How do you know which practitioners to approach? "It's not rocket science," Dr. Corbin says. "You know who's good in your community, and you want to send your patients to the best specialist. We ask those doctors to send their business cards to us so we can make the appointments right away."
6 Send letters and call
Follow-up communication nurtures the relationship with other practitioners. "If I refer a patient, I make sure that patient goes with a referral letter, and I expect a referral letter back," Dr. Stiegemeier says. "If I don't get one back, I typically call the office and ask whether my patient came to the office and what was the outcome."
Dr. Dubow underscores that idea. "When you see a patient, communicate back what you've diagnosed, what you've done, or make a phone call back if it's critical," he says. He relays the story of when a general practitioner (GP) sent an urgent referral with a corneal problem that turned out to be herpes. "I called him back that day and told him that was a good pick; it's not common for a GP to pick up [on ocular] herpes. He was pleased that I complimented him."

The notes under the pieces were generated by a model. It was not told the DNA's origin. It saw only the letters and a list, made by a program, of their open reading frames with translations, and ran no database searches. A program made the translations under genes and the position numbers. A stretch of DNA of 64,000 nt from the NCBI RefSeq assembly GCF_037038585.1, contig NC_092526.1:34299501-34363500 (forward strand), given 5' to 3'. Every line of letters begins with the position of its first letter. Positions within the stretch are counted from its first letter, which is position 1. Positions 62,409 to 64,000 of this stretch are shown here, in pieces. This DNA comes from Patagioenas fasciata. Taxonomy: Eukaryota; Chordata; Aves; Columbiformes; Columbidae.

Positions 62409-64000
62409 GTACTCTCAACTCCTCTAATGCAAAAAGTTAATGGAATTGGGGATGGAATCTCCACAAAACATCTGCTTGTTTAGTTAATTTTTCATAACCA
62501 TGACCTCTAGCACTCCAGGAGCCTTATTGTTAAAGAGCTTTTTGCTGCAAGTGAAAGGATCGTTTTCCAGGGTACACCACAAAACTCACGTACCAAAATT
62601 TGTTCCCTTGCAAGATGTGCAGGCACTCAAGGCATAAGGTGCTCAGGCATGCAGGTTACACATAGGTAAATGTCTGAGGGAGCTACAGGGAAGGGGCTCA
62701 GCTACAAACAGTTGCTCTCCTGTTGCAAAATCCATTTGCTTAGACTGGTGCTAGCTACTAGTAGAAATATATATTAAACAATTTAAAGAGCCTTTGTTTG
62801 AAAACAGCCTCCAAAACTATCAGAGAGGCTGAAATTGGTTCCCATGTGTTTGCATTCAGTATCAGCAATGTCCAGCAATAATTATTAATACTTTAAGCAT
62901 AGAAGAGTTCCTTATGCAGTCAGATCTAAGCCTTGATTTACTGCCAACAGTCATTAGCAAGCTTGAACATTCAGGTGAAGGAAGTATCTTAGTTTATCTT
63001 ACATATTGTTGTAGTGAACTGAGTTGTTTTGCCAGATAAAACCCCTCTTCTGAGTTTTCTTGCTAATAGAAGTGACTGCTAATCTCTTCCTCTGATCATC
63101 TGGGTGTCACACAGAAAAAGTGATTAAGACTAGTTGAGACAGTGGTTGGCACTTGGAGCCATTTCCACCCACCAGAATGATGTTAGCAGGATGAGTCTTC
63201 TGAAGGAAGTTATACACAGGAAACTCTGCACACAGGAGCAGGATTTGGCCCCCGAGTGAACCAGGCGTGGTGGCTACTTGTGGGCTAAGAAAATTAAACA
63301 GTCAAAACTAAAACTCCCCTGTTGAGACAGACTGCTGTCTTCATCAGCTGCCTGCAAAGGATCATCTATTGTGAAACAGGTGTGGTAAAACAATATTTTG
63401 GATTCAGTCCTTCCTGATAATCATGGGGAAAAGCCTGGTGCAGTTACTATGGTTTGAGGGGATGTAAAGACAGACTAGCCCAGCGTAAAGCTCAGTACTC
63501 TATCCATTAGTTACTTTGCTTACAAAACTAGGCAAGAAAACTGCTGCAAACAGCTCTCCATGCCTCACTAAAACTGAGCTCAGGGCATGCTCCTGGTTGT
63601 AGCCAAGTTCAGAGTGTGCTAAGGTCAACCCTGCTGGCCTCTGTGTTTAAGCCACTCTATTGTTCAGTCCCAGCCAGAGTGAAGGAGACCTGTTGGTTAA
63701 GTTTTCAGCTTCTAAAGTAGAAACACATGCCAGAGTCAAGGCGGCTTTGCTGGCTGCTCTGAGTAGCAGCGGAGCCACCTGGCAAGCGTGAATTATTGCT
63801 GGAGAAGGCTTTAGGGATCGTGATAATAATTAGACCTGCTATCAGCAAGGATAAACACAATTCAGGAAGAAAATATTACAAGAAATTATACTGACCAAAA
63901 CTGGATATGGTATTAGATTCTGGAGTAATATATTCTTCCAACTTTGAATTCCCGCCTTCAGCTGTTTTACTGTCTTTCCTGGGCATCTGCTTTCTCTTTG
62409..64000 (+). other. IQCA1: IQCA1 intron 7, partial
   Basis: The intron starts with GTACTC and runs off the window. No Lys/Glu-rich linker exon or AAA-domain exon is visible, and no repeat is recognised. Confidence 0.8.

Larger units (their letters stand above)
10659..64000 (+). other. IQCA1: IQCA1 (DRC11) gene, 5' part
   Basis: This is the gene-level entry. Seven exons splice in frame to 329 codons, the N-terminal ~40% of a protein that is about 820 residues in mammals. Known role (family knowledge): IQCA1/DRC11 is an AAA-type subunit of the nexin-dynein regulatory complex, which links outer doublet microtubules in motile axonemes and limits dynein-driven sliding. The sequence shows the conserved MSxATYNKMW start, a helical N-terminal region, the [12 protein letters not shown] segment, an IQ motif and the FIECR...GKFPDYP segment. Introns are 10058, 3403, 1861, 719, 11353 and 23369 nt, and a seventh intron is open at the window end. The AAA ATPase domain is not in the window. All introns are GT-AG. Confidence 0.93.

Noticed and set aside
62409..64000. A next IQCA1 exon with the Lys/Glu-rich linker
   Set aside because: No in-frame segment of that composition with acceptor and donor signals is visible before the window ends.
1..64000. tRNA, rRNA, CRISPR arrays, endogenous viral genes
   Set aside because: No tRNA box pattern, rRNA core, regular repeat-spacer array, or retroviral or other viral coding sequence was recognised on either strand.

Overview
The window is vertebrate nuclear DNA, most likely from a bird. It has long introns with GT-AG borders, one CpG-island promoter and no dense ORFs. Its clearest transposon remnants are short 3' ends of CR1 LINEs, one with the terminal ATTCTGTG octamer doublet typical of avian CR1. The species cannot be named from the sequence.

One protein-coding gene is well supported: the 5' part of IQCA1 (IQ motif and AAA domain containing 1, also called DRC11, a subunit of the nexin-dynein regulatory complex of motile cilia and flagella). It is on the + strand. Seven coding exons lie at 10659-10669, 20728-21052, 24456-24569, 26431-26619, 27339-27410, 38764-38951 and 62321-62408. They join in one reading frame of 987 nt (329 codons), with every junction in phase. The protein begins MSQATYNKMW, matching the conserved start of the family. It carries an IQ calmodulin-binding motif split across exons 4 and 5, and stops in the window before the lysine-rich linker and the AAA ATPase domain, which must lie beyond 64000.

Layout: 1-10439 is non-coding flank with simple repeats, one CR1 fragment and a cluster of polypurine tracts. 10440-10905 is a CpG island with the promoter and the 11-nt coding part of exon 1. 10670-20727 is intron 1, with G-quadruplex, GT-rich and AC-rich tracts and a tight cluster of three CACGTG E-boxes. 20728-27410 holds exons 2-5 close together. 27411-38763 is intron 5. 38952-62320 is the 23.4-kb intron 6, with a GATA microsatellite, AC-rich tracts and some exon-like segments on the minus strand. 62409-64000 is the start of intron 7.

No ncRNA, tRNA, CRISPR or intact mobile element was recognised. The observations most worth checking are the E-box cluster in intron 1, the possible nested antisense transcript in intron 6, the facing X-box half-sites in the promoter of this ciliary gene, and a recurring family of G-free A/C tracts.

7 Write, don't sample
Another key to building your allergy practice is to write prescriptions, and be selective about giving out samples. Dr. Dubow gives out samples for the initial treatment to make sure the drug works or on a weekend if the patient can't get to a pharmacy. "Beyond that, we really believe in writing scripts because that's how optometry gets credit for what we do, and that's what real doctors do — write scripts," he says.
Another reason for being selective with samples: "The drug companies are not giving us as many samples anymore," Dr. Dubow says. "They're cutting back."
Before you can write that prescription, however, you must diagnose the allergy — and make your staff and patients aware that you're the one for the job. Follow the aforemenioned seven tips, and you have a great chance of preparing your practice for allergy season. OM
|Mr. Kirkner is a medical editor and writer in suburban Philadelphia.|
Optometric Management, Issue: February 2009